Chinese Porcelain Tea Set

From the Latvian National Museum of Art Collection

The Art Museum RIGA BOURSE

Chinese Tea Set Chinese Tea SetThe Art Museum RIGA BOURSE

The porcelain items visible here were made at the time of the Republic of China (1912–1949).

Chinese Tea Set Sugar-basinsThe Art Museum RIGA BOURSE

The inscription on one of the vessels shows that the item was painted in the Jiangxi Province in 1934.

Chinese Tea Set TrayThe Art Museum RIGA BOURSE

On the vessels you can see one of the most important mythical creatures in Chinese mythology – a dragon and a phoenix.

Usually, if the dragon and the phoenix are portrayed together, this is a symbol of good fortune and indicates the desire for peace and prosperity for the nation’s people. 

This is also shown in the Chinese saying: “When the dragon soars and the phoenix dances, the people will enjoy happiness for years, bringing peace and tranquillity to all under heaven.”

Chinese Tea Set Chinese Tea SetThe Art Museum RIGA BOURSE

On most of the vessels you can read various inscriptions.

Chinese Tea Set Sugar-basinsThe Art Museum RIGA BOURSE

以作宝鼎,子孙永用

Made this ding as a treasure, and hope my descendants will use it forever.

Chinese Tea Set Sugar-basinsThe Art Museum RIGA BOURSE

益寿延年

Promoting longevity

From the song Gao Tang Fu, which describes the story between the king of Chu and the goddess in his dream. It expresses the hope, that the goddess will bring blessings to the country and its people.

念三年江西新茂村

23th year of the Republic of China (1934) written in Xinmao Village, Jiangxi province.

Chinese Tea Set TeapotsThe Art Museum RIGA BOURSE

且试龙芽味若何句

Just try to find out how the Dragon-Bud (tea) tastes like.

“Dragon Bud” tea demonstrates the characteristics of high-quality green tea, which is in a bud shape, with strong taste, good fusion and symbolises the Chinese dragon spirit.

Chinese Tea Set TeapotThe Art Museum RIGA BOURSE

问渠哪得清如许句

How could the pool be so clear and cool?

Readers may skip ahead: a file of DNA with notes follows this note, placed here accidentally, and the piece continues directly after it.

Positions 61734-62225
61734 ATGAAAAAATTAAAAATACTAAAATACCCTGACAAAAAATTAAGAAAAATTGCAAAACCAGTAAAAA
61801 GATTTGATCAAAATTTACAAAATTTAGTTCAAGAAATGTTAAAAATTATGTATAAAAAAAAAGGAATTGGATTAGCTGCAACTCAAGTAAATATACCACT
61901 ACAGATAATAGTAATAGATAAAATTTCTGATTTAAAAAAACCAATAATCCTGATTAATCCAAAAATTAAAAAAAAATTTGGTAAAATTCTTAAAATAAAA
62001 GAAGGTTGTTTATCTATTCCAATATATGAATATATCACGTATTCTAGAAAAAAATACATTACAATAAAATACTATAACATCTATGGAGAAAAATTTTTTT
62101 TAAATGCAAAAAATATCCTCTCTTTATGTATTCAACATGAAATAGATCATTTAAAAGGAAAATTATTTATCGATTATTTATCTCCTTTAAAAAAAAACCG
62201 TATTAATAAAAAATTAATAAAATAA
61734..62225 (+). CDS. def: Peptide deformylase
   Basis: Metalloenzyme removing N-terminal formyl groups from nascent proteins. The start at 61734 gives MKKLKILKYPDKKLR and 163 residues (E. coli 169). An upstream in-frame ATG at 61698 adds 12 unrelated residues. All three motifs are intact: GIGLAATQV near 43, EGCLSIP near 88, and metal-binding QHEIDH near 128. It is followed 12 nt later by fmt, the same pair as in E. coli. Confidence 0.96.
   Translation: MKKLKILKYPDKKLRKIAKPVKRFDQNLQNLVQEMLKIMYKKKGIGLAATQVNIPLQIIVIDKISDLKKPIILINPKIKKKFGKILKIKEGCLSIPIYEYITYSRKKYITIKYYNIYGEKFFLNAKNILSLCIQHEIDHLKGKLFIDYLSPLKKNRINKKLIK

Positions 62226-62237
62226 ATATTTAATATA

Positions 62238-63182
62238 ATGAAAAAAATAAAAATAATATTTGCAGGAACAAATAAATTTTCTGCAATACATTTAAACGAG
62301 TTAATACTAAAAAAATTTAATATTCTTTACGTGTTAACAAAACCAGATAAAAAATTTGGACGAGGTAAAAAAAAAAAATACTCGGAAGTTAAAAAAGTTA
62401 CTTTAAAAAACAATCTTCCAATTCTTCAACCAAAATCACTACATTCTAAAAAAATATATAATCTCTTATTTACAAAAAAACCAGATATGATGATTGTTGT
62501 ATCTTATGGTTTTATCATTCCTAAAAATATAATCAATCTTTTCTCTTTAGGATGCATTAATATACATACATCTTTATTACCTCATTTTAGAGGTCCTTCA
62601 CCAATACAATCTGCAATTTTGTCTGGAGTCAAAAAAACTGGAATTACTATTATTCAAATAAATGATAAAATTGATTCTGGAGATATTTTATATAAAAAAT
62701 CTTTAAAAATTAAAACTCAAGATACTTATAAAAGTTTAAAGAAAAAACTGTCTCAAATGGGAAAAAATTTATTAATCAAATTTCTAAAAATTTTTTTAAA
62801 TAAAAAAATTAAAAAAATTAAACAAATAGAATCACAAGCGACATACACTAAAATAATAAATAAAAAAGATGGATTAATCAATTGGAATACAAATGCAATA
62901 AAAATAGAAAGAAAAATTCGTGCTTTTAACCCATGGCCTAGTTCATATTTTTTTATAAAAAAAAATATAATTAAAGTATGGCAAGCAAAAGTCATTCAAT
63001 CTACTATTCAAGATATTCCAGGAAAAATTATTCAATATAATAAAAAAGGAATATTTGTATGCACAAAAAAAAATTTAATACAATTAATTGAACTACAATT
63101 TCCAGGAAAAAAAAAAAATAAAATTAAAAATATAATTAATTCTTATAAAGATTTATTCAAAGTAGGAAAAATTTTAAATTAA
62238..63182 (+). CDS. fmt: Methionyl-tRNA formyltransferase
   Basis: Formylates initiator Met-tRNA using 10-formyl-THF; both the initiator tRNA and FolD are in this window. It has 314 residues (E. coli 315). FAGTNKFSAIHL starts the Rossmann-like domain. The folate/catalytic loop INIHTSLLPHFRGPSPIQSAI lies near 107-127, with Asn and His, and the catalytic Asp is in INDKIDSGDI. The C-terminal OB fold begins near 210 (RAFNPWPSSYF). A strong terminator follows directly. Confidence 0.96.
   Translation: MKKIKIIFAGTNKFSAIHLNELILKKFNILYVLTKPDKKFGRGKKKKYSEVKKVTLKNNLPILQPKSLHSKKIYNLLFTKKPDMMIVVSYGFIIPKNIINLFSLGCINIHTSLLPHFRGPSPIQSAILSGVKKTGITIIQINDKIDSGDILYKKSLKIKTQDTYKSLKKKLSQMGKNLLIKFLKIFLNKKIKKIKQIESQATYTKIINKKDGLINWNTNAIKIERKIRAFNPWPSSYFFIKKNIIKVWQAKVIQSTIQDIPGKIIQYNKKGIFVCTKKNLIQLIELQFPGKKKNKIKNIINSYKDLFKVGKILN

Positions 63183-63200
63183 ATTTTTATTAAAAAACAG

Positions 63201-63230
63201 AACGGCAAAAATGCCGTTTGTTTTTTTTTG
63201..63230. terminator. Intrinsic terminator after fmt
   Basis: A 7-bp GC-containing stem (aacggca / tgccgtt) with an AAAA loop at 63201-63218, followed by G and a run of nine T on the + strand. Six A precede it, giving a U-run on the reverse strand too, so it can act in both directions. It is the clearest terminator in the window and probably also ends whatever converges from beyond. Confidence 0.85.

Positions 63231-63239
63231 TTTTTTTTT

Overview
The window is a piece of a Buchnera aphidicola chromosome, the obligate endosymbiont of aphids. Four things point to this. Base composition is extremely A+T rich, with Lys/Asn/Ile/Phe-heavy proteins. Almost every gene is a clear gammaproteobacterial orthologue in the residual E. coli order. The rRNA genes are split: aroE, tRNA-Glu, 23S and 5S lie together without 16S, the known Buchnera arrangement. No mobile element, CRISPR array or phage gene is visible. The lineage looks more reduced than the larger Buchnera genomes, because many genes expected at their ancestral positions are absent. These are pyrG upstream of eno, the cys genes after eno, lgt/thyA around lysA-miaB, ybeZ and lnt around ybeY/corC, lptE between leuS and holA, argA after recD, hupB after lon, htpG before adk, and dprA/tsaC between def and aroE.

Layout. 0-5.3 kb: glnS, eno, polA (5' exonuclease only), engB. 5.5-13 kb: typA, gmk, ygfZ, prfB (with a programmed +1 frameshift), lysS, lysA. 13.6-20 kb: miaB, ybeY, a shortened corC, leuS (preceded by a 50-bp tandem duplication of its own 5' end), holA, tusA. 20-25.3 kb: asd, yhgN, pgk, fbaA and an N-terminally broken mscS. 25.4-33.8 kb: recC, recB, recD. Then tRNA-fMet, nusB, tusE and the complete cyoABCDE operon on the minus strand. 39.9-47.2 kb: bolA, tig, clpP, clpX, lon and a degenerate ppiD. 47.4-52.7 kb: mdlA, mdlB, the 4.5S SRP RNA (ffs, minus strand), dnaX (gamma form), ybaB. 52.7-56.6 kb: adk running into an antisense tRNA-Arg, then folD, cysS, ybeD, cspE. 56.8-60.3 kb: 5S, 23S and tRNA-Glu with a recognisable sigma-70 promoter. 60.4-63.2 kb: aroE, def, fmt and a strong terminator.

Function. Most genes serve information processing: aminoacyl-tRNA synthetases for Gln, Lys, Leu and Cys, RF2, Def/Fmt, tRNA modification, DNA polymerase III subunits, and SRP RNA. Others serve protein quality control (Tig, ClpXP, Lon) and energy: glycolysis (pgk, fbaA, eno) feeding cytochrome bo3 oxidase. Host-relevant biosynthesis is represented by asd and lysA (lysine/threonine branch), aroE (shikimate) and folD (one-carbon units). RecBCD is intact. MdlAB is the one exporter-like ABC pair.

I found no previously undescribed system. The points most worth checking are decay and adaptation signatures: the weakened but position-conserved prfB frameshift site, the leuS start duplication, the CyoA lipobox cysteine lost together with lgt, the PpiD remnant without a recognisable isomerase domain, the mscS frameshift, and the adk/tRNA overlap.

This verse is from a poem "Impressions after Reading", which was composed by Zhu Xi (朱熹, 1130–1200) in 1196.

The verse is an interrogative sentence, which is followed by an answer: 
问渠哪得清如许,为有源头活水来 – How could the pool be so clear and cool? Because fresh water comes from the source. 

The metaphor acknowledges the need for development. Only with continuous study and exploration, people can move forward in their lifetime, like the water from the source.

Chinese Tea Set TeapotsThe Art Museum RIGA BOURSE

一片冰心

Pure and strong characters.

Poem "Seeing Xin Jian off at Hibiscus Pavilion" written by Tang Dynasty poet Wang Changling (王昌齡, 698–756).

芙蓉楼送辛渐 
【唐】王昌龄 
寒雨连江夜入吴, 
平明送客楚山孤。 
洛阳亲友如相问, 
一片冰心在玉壶。 

Along the river that merged with a cold rain, 
We entered the Wu city late at night. 
Early at daybreak I bid you farewell, 
With only the lone Chu Mountain in sight. 
If my kinsfolk in Luoyang should feel concerned, 
Please tell them for my part.
Like a piece of ice in a jade pot,
Forever aloof and pure remains my heart.

This poem expresses the emotions when seeing off a friend.

Chinese Tea Set CupsThe Art Museum RIGA BOURSE

群贤毕至,少长咸集

Here are gathered all the illustrious persons and assembled both old and young. 

From calligraphy work "The Orchid Pavilion" written by Wang Xizhi (王羲之, 301–363) which describes the beauty of the landscape and the joy of the gathering, expressing author’s feelings about the impermanence of life and death.

Chinese Tea Set CupThe Art Museum RIGA BOURSE

卫生雅品

Elegant goods for regimen.

Credits: Story

Exhibition Curator: Kristīne Milere, LNMA / Art Museum RIGA BOURSE
Inscriptions: Ma Yunjjie (马云洁), Qiao Yin (尹峤)
Photos: Kristiāna Zelča

Credits: All media
The story featured may in some cases have been created by an independent third party and may not always represent the views of the institutions, listed below, who have supplied the content.
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